Who am I?

Having traded stocks for just under 34 months at the turn of the millennium, Zac is entirely responsible for the dot-com meltdown. He has never successfully been trapped in drawstring pants, but it is a lingering fear that he grapples with daily. Zac doesn’t enjoy talking about himself in the third person, so I’m going to stop doing it abruptly. I went to undergraduate in Ann Arbor, MI (screw you, Buckeyes) and subsequently journalism grad school in Athens, GA (up yours, Gators). Then after that whole stock market unpleasantness, I went back to portfolio school in Atlanta, GA to become proficient at this lovingly sordid, yet oh-so-necessary brainwashing we call advertising. Now I attend the school of Planet Earth (not those other loser planets, though, except maybe Neptune) as a Senior Copywriter—and no, that does not mean I draw those litigious C’s with circles around them.

Also something mildly interesting about me is that I quite like interacting with animate objects, and sometimes even people. Yeah, people. However, if you want to find out more about me, you’ll have to invade my personal cyberspace (zbombadil@yahoo.com or simply dash off your comments into the blogosphere) and poke me with a pointy cyberstick until I talk. But that may not be so easy. I lurk in the shadows, and I used to wrestle in high school. Once you get to know me, though, I’m not too bad—except for the wildly distracting facial tics. And they only get bad during full moons. And Tuesdays.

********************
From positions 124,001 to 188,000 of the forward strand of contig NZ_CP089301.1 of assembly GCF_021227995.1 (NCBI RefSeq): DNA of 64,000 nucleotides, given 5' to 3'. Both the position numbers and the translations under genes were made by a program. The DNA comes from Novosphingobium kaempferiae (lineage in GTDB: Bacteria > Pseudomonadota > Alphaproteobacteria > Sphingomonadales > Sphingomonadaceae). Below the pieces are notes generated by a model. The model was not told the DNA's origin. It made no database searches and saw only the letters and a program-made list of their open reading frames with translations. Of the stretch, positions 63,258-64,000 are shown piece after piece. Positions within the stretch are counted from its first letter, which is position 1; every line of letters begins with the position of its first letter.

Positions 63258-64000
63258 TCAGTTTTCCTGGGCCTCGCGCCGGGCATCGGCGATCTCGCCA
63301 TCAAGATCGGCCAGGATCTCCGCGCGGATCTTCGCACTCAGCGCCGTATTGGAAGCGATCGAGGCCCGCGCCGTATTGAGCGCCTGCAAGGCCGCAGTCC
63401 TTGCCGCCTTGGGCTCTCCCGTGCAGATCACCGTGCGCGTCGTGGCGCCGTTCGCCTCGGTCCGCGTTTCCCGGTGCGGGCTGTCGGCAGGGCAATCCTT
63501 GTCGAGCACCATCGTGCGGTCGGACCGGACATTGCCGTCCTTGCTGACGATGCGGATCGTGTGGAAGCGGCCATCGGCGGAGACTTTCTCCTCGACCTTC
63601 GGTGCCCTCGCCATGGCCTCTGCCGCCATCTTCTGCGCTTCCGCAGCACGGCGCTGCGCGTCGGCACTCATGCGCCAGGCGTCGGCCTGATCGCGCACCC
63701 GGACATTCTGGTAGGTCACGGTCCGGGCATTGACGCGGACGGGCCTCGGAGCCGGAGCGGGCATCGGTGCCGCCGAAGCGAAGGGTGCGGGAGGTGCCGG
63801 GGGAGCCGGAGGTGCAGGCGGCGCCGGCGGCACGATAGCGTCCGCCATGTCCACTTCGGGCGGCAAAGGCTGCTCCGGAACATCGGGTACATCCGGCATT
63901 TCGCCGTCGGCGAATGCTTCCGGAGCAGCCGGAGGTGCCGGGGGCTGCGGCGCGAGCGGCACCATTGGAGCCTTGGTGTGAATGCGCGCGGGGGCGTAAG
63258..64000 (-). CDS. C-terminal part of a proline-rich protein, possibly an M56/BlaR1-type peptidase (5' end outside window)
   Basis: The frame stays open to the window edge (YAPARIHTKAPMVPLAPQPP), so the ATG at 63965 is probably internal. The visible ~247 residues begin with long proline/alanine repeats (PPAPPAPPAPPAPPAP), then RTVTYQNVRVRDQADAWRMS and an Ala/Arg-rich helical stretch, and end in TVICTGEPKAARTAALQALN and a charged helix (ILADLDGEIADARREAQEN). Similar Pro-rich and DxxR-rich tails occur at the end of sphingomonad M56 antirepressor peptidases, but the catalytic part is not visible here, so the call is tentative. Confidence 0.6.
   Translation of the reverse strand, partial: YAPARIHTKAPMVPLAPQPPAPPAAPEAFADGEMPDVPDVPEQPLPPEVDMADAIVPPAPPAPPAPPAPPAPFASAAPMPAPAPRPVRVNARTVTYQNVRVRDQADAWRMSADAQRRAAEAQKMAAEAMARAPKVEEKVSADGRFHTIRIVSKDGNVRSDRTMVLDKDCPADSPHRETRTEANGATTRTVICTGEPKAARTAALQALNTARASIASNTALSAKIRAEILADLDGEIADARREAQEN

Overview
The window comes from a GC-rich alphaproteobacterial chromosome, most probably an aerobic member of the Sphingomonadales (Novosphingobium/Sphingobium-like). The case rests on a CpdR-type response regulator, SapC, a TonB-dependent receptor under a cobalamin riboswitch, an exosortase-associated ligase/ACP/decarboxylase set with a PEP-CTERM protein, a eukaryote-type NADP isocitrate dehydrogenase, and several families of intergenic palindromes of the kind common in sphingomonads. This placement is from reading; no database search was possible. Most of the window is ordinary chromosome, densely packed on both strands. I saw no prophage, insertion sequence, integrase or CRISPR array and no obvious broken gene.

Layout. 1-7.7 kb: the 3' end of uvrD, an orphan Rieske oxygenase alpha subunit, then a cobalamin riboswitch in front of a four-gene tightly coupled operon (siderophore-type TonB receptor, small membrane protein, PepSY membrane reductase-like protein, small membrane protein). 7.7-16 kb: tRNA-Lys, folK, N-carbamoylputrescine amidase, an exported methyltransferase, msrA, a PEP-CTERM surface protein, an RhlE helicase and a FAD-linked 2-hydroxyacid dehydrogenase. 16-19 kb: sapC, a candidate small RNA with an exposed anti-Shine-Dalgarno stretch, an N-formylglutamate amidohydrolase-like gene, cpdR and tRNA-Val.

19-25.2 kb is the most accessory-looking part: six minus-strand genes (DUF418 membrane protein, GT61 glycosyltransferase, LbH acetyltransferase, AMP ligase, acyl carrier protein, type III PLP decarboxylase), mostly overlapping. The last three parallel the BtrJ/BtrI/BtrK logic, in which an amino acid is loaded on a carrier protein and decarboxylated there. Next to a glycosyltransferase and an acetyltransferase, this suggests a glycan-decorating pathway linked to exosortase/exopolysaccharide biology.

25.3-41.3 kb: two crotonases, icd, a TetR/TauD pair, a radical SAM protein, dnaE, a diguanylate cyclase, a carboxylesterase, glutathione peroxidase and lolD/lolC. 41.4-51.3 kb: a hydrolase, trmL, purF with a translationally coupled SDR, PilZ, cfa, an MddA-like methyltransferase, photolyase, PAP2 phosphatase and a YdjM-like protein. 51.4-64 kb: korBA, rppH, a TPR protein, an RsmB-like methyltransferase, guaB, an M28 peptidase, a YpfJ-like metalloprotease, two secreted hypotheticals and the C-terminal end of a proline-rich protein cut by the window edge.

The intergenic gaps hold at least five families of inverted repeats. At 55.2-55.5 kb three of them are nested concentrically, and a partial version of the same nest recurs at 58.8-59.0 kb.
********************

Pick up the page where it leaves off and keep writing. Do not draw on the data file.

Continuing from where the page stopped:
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One Response to “Who am I?”

  1. Dear facial tic man…. I have had the privilege of seeing your tics take on a sophistication, a complex, harmonious, co-contraction of muscles that innervated by multiple cranial nerves, including the facial nerve, which supplies the muscles of facial animation, the glossopharyngeal nerve that effects contraction of the throat muscles, the trigeminal nerve that supplies the masticatory (make sure you spell that right) apparatus, the hypoglossal that super-charges the tongue in times of need, and the oculomotor, trochlear and abducens nerves, which move the eyes in concert, but in an equal but opposite direction, to head movement. When you are in tic heaven it’s like watching a symphony of Mozart orchestrating the alternation of activation and inhibition of musculature above the neck. As the song goes, “No one does it better.”

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